In her talk “Integrating vocational and research elements in translator training programmes“, Christina Schäffner gave us a realistic picture of the job of translation, including how professional translators are trained, in particular at Aston University, and what the market asks them. Students and universities are facing enormous challenges, since becoming and training professional translators seems to be more of a dream than a reality. The market is extremely unregulated and is rapidly changing, while quality remains a top priority.
A good translator needs to acquire an interrelated “wheel” of skills – i.e. language competence, intercultural competence, information mining competence, technological and thematic competence. Developing and mastering such a broad range of skills means much more of being an “employable” translator. Fully competent translators are not just practitioners in the translation industry, as some of the MA dissertation carried out at Aston University clearly prove it. Examples include an investigation into whether or not a translator’s mood affects the quality of a translation, a case study on translation and censorship of sexual discourse under Franco´s dictatorship in Spain, and a comparison of Polish translations of ‘Alice in Wonderland’.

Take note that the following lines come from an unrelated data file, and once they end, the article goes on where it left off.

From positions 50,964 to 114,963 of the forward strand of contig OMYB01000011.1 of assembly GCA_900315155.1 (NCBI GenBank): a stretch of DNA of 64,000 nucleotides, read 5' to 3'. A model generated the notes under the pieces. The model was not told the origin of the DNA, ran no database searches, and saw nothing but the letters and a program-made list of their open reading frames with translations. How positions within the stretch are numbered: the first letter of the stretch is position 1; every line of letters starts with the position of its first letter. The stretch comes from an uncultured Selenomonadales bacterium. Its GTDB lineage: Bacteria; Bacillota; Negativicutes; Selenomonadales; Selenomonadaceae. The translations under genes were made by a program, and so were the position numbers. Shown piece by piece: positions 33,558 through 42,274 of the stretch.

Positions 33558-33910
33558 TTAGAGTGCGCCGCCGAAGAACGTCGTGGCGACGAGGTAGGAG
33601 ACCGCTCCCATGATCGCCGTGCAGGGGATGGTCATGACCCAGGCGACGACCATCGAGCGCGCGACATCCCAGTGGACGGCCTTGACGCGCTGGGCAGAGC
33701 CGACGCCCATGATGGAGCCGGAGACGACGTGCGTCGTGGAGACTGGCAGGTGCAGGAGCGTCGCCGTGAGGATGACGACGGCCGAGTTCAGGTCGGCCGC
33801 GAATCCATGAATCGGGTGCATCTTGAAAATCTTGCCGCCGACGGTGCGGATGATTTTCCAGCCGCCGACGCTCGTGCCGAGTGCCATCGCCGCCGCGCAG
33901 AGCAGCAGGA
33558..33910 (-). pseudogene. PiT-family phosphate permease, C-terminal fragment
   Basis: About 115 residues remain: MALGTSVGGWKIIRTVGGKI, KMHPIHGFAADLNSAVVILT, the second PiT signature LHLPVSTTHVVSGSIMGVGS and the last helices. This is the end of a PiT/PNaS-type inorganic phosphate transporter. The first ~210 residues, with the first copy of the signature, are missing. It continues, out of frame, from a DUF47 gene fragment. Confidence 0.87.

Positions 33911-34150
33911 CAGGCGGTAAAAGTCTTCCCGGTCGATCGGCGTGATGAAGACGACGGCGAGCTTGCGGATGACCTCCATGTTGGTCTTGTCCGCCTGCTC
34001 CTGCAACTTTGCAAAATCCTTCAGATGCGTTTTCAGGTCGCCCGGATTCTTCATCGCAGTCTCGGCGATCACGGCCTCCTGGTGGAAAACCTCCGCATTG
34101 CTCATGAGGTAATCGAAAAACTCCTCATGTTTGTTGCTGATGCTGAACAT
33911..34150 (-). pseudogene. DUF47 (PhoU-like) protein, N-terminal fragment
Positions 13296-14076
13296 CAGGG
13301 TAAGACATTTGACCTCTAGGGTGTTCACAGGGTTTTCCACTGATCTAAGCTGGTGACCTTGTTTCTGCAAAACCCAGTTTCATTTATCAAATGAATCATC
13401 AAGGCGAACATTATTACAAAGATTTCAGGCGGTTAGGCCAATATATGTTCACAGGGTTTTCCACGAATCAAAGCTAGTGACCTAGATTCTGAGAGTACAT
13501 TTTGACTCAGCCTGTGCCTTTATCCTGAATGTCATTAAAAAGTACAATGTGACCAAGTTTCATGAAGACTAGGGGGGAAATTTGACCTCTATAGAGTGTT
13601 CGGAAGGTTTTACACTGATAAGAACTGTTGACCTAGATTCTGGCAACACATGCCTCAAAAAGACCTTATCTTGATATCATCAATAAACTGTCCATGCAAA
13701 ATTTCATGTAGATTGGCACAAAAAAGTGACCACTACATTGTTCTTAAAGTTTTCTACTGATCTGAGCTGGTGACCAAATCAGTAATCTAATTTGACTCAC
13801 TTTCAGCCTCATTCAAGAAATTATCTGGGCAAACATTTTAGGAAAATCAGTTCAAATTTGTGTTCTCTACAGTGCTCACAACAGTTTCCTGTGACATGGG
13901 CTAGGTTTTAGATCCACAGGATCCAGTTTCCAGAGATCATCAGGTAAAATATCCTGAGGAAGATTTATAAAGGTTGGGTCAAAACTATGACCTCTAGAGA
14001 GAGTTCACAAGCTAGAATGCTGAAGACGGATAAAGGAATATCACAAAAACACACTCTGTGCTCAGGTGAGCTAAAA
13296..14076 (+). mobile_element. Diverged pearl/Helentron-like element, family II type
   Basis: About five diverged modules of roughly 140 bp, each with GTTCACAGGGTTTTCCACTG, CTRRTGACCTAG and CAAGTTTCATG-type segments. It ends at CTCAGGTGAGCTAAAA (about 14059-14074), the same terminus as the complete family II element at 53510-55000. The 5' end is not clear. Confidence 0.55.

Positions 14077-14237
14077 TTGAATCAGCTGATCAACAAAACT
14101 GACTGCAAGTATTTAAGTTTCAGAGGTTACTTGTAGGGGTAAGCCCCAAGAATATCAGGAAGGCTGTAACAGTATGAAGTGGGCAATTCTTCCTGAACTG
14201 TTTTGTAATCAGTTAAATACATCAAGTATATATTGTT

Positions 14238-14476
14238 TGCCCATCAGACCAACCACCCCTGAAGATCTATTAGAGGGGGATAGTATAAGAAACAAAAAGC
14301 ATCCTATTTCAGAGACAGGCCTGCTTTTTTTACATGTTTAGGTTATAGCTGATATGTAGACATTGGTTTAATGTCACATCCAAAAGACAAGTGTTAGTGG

Curiosity and critical thinking are the strength and energy of any matured translator. In this context, universities play a key role in fostering the continued development of young translators, rather than sending them out into the world of work as fully finished professionals.
“Education is not the learning of facts, but the training of the mind to think” [Albert Einstein]